Kobie Fuller, Partner, Upfront Ventures<p><strong><br></strong></p><p>Kobie joined Upfront in June 2016, bringing deep expertise in enterprise SaaS and emerging technologies including VR and AR. Over his career he has invested early in notable companies including Exact Target (sold to Salesforce for $2.5B) and Oculus (sold to Facebook for $2B). Prior to Upfront, Kobie was an investor at Accel and, earlier, was the chief marketing officer at L.A.-based REVOLVE, one of the largest global fashion e-commerce players. Earlier in his career, Kobie helped found OpenView Venture Partners and was an investor at Insight Venture Partners. Kobie graduated from Harvard College.</p>
Oona King, VP of Diversity, Equity & Inclusion at Snap Inc.<p>Oona King is the VP of diversity, equity & inclusion at Snap Inc. Previously, Oona was Google's director of diversity strategy, YouTube's director of diverse marketing, and before that chief diversity officer for British broadcaster Channel 4. Oona is a member of the House of Lords (a life-time appointment as Baroness King in January 2011), and former senior policy advisor & speechwriter to the prime minister at 10 Downing Street. </p><p>Oona became a member of the House of Commons at 29, the second woman of color, and 200th woman of any color elected to the British Parliament. She became parliamentary private secretary to the minister for e-commerce, and secretary of state for trade and industry. Oona was voted by other MPs as "the MP most likely to change society." In the Lords, Oona's front bench roles included shadow education minister, shadow minister for the digital economy, and shadow minister for equalities.</p>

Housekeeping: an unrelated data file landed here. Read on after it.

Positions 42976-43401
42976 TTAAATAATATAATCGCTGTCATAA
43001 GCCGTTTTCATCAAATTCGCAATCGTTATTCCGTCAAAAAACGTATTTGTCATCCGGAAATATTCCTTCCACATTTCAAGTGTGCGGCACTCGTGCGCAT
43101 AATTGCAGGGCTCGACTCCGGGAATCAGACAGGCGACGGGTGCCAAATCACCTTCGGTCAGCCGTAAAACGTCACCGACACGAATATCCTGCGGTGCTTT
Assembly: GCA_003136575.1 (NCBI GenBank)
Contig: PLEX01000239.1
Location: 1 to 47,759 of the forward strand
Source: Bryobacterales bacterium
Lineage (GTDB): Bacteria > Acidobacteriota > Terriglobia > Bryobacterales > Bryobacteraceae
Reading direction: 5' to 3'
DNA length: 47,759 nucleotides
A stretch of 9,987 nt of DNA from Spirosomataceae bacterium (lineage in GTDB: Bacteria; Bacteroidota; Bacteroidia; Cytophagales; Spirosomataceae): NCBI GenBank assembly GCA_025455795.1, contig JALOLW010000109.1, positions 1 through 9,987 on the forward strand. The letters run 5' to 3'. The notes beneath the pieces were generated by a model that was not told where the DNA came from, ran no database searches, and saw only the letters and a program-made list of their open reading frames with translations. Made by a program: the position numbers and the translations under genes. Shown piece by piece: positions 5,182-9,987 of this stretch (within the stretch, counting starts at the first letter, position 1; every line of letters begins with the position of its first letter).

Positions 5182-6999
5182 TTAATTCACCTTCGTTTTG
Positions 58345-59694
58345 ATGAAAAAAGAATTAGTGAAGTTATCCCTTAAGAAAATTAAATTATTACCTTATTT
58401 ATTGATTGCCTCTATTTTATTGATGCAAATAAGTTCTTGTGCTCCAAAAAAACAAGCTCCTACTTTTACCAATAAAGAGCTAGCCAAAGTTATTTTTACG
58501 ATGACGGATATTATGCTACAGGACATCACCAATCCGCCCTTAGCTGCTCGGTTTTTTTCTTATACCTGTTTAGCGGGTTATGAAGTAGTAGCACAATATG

Chief Host & Correspondent and Head of Video Strategy at dot.LA
Chief Host & Correspondent and Head of Video Strategy at dot.LA<p>Kelly O'Grady is dot.LA's chief host & correspondent. Kelly serves as dot.LA's on-air talent, and is responsible for designing and executing all video efforts. A former management consultant for McKinsey, and TV reporter for NESN, New England's premier sports network, she also served on Disney's Corporate Strategy team, focusing on M&A and the company's direct-to-consumer streaming efforts. Kelly holds a bachelor's degree from Harvard College and an MBA from Harvard Business School. A Boston native, Kelly spent a year as Miss Massachusetts USA, and can be found supporting her beloved Patriots every Sunday come football season.</p>
- How Can L.A. Tech Promote More Diversity in Its Ranks? - dot.LA ›
- Bloomberg's Emily Chang on Solving Tech's Diversity Problem ... ›
- Valence Funding Network Intends to Boost Black Startups - dot.LA ›
- How Can L.A. Tech Promote More Diversity in Its Ranks? - dot.LA ›
- Which Tech Workers Send Money Back Home? ›
- Kara Nortman Named Upfront Ventures' Co-Managing Partner - dot.LA ›
- Mark Suster of Upfront Ventures on VC's Primary Job - dot.LA ›
- 'VC is Like a Pimple' - dot.LA ›
- Pool, Gym? Check. Electric Car? - dot.LA ›
- Streaming for the Arab Diaspora - dot.LA ›
- A Startup's Stark COVID Pivot - dot.LA ›
- Making Audio Sharable - dot.LA ›
- A 3D Revolution - dot.LA ›
- Podcast Nation - dot.LA ›
- COVID Crashes Thanksgiving Holiday - dot.LA ›
- Can a Former Wolf of Wall Street Partner Make the Next Big Social Network? - dot.LA ›